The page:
Healthier Together in brief Healthier Together is a review of health and social care and is part of a wider public service reform, seeking to improve outcomes for all Greater Manchester residents. Why do we need change?
Greater Manchester, with a population of 2.8million, has suffered some of the poorest health in England and there is a major variation in health outcomes: up to 14 years life expectancy difference for men depending on where they live. Reasons for this include poor housing, problems with mental health and wellbeing, diet and alcohol dependency and fundamentally the quality of care they receive in their locality. What are the proposed changes?
Integrated care – local plans are in development for more joined up care that is overseen by local authorities and health and social care services.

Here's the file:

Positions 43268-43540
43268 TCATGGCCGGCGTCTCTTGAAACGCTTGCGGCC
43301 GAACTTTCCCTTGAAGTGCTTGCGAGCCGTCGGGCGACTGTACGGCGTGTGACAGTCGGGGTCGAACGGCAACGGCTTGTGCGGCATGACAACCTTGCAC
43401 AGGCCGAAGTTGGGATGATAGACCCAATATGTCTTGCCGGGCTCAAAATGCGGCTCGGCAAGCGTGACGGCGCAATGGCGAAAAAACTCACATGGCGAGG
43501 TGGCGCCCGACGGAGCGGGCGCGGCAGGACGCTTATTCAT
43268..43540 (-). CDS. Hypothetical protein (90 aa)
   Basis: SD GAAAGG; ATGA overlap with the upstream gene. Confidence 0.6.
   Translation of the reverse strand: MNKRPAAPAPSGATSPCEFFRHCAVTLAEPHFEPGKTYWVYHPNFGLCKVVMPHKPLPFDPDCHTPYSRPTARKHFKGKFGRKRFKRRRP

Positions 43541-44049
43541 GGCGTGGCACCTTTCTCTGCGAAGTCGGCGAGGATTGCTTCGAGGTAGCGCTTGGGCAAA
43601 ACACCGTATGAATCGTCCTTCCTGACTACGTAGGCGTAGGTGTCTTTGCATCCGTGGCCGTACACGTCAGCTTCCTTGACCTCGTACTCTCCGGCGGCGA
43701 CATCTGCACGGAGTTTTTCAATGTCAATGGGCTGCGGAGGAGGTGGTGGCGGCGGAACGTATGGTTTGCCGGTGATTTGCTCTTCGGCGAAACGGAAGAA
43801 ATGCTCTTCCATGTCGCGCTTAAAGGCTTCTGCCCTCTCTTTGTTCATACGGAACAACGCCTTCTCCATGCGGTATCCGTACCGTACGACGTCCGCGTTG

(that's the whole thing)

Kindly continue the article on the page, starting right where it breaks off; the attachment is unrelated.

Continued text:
News focus – media Last week The College of Emergency Medicine released a report following a survey to discuss the pressure on A&E which threatens patient safety. Over 1,000 consultants took part in the poll which found that 62% of emergency doctors reported their job is not sustainable in its current form.
In an interview with Key 103 Radio, Dr Darren Kilroy, A&E Consultant at Stockport NHS Foundation Trust commented “we need to keep safety at the crux of everything that we do. The fundamental premise of Healthier Together is that we get consistently safe care across the boroughs”. To read more about the story click here for BBC coverage.
Better quality primary care – standards are being set to make sure that wherever you live, your local general surgery will offer the best quality of care possible. Acute emergency care delivered in the right place, at the right time – plans are in development for changes to where you would receive the once-in-a-lifetime emergency surgery so that you will receive the best possible care when you need it most.
Get in touch There are many ways to contact us:
When will this happen?
We are currently working with stakeholders and members of the public to develop the plans and create a health and social care system that is right for Greater Manchester.
We will consult the public on our plans in 2014 before making any final decisions.